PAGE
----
This time last week saw the end of the BSHS annual conference. My talk seemed to be received well.
I’d never been to a history conference before and found myself pleasantly surprised. Everyone was very friendly and there was very little confrontational arguments. Typical questions were along the lines of asking speakers to expand upon their argument, what else was going on during these particular events, what theories were dominate, how did this relate to what came before and afterwards, how did this relate to activity in a wider setting (other counties, other sciences). Questions allowed the speaker another opportunity to discuss their research. This felt quite different to philosophy conferences (which I am more used to) where quite a few questions, though by no means a majority, focus upon criticizing the speaker’s argument: what about this counter example, surely you are making this particular assumption, maybe you should consider whoever’s view points. The history approach certainly makes for a more relaxing conference but which one is best? Generally, the history questions gave opportunities to present more empirical evidence rather than specifically defend a particular argument. Philosophy is typically more about defending the argument. To varying degrees (and with many exceptions) both history and philosophy need an empirical basis and a strong argument. The historian seems to build up from lots of empirical evidence to an argument whereas philosophy focuses more on the argument but then often need make their argument compatible with empirical evidence, i.e. fit available evidence as so avoid counter arguments. Personally, I prefer philosophy when it starts with a lot of empirical evidence and tries to analyse that evidence, systematise it and see how it relates to wider bodies of knowledge. I do not know how far it could be taken but I think philosophy could benefit from some approaches adopted by historians.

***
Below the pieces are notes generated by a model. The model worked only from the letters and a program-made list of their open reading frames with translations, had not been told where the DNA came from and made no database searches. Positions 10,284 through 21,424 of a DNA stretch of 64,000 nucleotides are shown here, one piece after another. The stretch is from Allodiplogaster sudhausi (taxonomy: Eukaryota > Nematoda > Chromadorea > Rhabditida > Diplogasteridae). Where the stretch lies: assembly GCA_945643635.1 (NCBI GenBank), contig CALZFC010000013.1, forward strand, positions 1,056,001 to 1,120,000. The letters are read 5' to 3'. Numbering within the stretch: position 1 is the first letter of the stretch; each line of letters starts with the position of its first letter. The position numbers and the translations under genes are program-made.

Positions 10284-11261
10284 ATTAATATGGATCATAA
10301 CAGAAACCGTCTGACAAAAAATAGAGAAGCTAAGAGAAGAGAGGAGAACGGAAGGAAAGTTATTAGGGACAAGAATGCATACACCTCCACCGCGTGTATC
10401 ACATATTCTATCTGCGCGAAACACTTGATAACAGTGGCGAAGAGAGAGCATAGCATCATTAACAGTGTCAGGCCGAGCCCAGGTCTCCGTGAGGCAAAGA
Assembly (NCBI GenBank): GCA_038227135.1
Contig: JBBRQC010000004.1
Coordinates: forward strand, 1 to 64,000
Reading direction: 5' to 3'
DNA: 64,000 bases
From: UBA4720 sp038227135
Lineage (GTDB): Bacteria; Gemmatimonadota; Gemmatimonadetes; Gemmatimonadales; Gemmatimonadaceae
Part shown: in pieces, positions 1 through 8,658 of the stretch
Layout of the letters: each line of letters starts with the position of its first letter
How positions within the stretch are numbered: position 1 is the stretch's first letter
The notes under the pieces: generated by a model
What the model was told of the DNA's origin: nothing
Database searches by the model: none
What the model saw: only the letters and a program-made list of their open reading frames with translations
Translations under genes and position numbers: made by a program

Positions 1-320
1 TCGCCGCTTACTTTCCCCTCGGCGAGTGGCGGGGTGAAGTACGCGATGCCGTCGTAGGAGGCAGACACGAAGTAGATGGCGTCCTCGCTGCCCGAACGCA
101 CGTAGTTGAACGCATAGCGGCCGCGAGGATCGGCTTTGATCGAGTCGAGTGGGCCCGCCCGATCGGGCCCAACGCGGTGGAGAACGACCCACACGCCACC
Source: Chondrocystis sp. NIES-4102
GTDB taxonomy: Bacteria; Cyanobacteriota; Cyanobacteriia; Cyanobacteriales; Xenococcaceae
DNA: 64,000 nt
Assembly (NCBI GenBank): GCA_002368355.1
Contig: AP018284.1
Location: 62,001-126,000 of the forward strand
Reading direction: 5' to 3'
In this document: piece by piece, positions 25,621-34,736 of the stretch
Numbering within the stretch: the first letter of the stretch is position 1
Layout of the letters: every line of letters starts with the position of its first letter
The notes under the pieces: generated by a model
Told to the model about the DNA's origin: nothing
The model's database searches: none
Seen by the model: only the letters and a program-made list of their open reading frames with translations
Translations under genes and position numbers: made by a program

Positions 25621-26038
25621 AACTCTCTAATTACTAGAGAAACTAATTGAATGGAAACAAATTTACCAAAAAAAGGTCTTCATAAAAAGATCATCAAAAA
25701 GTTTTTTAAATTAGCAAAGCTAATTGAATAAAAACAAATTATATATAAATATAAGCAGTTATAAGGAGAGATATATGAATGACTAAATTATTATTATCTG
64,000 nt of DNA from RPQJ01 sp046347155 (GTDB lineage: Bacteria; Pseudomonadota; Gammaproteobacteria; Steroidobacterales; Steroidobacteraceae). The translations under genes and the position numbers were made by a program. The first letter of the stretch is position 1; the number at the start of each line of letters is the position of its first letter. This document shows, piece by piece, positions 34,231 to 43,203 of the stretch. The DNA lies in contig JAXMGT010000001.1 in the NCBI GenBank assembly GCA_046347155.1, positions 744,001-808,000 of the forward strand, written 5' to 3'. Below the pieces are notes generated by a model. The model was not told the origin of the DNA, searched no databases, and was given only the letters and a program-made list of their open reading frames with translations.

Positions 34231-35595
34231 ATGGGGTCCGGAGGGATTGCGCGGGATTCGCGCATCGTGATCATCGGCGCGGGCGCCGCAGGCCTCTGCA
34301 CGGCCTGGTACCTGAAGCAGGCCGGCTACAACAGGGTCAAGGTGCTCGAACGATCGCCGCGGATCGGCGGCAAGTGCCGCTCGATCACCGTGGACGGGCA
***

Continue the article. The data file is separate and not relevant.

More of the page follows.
The other difference is how specific many history papers were, totally unrelated to my field, whereas most philosophy of science is relevant to most other philosophy of science. With exceptions, I think a philosopher of physics could still benefit from seeing, say, a philosopher of biology speak. Both cases may use notions in similar or different ways, i.e. cause, explain, predict, inductive, law, model, etc. You can learn from both the similarities and the differences. The benefits of attending many presentations at history conferences are less obvious but still there. History of 1800s paleontology is no use to the history of autism but you see a historian try to create a historical narrative or create explanations from a particular type of evidence, often using very different type of evidence than I’m used to. For instance, that presentation on paleontology had to appeal to a very limited number of paintings to understand 1800s views of woolly mammoths whereas I primarily deal with journal articles. Someone else deals with diaries, another with hospital records, another with medical equipment. Observing how a historian employs a particular type of evidence, with associated limitations that evidence brings, makes one reflect upon how I go about using evidence, how reliable is it, how representative is it, what is it missing, etc. A useful experience, but, again, useful in a different way to the benefits of seeing philosophers of science dealing with other sciences speak.